Implant placement at the Site of #30 as Future Anchorage

CBCT studies show that a 6x11 mm implant can be safely placed at the site of the tooth #30 (Fig.1 (coronal), 2 (sagittal section).  Osteotomy is initiated by 2 mm pilot drill at the depth of 8 mm from the crest (the prospective implant is 3 mm above the crest); X-ray is taken with a parallel pin (Fig.3 P).  It appears that there is 12 mm of bone from the crest to the upper border of the inferior alveolar nerve canal.  The depth of osteotomy is accordingly adjusted to 11 mm below the crest; osteotomy finishes with insertion of 6x14 mm tap (Fig.4); the patient feels pressure while the tap is being inserted.  Following further infiltration with Lidocaine, the depth of the osteotomy is intended to increase in order to bury the implant deeper, because the coronal portion of the buccal plate starts to perforate.  The patient feels pain.  Finally a 6x14 mm implant is placed ~ 1 mm above the inferior alveolar canal (Fig.5).  As mentioned earlier, the rough surface of the implant is exposed buccally (Fig.6 between arrowheads).  The nearby buccal plate is decorticated (Fig.7).  The autogenous bone harvested during osteotomy (Fig.8) is going to be placed over the exposed portion of the rough surface of the implant (Fig.9); the graft is covered by collagen dressing (Fig.10).  The buccal and lingual flaps are approximated with sutures mesial and distal to the implant (Fig.11).  To increase the retention of perio dressing, a 4x3 mm abutment is placed.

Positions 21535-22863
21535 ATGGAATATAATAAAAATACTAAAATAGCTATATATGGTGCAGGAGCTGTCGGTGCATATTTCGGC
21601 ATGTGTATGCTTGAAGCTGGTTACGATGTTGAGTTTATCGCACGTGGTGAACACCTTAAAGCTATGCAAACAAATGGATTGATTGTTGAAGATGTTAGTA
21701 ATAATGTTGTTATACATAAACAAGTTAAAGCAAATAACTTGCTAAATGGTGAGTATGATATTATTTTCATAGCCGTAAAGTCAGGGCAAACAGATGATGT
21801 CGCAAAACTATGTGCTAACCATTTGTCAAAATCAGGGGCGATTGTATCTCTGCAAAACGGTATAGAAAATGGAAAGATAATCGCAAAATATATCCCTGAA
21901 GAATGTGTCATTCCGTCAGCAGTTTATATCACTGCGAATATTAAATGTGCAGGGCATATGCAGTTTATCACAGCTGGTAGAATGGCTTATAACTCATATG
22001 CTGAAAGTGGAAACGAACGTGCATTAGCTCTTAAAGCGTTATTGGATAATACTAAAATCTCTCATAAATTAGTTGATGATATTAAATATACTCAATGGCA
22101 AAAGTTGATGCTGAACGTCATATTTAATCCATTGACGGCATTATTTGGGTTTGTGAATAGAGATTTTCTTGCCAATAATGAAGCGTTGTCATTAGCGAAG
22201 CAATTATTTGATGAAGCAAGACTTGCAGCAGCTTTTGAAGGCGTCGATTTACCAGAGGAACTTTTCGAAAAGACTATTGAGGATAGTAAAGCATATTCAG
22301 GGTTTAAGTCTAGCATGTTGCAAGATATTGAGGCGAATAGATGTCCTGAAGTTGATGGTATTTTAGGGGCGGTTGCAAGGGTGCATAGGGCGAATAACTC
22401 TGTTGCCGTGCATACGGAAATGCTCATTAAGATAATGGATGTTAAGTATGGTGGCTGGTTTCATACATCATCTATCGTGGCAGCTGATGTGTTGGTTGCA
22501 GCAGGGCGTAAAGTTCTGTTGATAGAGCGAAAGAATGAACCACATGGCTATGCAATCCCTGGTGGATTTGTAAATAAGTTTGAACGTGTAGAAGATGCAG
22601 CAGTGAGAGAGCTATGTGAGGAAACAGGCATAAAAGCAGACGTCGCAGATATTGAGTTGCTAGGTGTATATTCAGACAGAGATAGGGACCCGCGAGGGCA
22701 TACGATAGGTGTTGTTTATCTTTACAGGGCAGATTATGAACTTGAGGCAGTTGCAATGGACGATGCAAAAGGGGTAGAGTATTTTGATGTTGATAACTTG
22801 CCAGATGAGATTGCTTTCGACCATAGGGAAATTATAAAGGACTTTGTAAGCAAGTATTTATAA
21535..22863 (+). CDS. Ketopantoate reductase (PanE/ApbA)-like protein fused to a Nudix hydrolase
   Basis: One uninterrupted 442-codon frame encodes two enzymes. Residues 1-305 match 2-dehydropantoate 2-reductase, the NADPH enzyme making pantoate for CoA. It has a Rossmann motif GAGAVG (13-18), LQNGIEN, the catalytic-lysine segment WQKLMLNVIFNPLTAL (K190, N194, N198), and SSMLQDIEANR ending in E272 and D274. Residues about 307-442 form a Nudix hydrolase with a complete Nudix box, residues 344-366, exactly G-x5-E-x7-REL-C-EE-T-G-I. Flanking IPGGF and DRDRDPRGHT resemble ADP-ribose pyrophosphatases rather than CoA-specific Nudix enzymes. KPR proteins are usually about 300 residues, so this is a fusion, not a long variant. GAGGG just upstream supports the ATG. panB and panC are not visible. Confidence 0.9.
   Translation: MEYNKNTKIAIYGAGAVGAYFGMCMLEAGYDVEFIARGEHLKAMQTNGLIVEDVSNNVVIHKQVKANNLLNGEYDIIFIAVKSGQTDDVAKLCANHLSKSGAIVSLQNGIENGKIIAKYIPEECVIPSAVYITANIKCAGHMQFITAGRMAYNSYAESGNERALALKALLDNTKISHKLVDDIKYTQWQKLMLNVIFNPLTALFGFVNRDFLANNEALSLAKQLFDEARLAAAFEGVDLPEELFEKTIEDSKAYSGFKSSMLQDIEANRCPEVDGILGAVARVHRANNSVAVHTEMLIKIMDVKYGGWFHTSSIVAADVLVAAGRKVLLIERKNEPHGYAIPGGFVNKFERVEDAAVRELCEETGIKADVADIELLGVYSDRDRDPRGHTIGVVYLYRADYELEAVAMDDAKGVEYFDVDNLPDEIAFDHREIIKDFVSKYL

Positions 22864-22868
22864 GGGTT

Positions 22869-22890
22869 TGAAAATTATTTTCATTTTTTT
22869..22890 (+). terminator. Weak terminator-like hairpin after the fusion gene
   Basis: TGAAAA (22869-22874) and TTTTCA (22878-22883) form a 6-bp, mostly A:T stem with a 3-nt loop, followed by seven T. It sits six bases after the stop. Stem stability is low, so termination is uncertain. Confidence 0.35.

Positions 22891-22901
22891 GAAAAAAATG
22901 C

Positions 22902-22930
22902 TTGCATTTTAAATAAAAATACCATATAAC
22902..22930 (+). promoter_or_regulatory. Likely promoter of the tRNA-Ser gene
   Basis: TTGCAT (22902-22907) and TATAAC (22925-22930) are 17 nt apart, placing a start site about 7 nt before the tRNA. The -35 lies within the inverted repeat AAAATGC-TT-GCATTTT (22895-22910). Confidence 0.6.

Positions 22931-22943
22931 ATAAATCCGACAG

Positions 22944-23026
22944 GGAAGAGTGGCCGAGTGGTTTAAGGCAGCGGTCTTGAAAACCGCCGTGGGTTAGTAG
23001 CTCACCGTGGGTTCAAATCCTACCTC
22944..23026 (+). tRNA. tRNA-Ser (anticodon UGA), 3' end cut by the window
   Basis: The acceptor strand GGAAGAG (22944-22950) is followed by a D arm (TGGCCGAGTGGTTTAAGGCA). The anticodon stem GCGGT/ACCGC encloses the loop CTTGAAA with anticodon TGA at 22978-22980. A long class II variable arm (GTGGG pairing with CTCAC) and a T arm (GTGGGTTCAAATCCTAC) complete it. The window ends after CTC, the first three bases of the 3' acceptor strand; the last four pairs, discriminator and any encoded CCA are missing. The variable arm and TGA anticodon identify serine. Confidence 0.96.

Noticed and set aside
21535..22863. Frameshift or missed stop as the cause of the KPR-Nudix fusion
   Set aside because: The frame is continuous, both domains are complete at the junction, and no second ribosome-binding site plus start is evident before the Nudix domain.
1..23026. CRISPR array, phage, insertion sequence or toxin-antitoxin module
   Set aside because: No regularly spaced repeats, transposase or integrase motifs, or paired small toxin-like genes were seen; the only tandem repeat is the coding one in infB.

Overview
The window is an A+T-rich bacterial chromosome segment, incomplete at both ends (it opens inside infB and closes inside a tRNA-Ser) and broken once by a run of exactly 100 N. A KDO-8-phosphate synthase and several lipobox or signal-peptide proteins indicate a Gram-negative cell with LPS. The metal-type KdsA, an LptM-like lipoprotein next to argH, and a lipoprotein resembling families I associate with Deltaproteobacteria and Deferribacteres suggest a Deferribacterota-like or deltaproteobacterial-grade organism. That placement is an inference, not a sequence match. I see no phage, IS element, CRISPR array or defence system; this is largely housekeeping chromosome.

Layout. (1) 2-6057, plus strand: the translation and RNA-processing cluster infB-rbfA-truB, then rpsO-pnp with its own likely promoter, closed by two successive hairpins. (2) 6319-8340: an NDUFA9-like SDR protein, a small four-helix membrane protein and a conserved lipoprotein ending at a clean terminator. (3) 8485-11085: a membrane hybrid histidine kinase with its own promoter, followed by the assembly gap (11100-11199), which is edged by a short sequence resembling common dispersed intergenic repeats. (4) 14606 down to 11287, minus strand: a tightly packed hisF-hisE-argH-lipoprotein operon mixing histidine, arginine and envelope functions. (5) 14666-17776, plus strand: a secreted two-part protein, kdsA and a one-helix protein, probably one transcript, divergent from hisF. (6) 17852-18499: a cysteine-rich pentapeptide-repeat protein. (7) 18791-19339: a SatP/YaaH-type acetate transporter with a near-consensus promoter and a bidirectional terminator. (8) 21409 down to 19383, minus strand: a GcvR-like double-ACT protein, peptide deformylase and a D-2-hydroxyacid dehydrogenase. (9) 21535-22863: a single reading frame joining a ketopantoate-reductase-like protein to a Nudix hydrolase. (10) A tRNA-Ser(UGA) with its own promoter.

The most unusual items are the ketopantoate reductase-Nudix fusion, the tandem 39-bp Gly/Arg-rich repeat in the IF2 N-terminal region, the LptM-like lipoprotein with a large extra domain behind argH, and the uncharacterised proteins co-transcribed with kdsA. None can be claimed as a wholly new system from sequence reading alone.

Placement of implant at the site of #30 is a part of full mouth reconstruction aided by orthodontic treatment (1).  As Fig.3 demonstrates, the tooth #29 is supraerupted (arrow).  Once the implant at the site of #30 is osteointegrated, it is used as one of anchorages (the other is #28 implant crown) to intrude #29.  In fact, the patient is uncooperative in orthodontic treatment.  There is cortical bone-like formation 3 years postop, 1 year 10 months post cementation (Fig.12 <).  There is no bone loss 2 year 11 months post cementation (Fig.13 CT).

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Xin Wei, DDS, PhD, MS 1st edition 04/01/2014, last revision 12/16/2018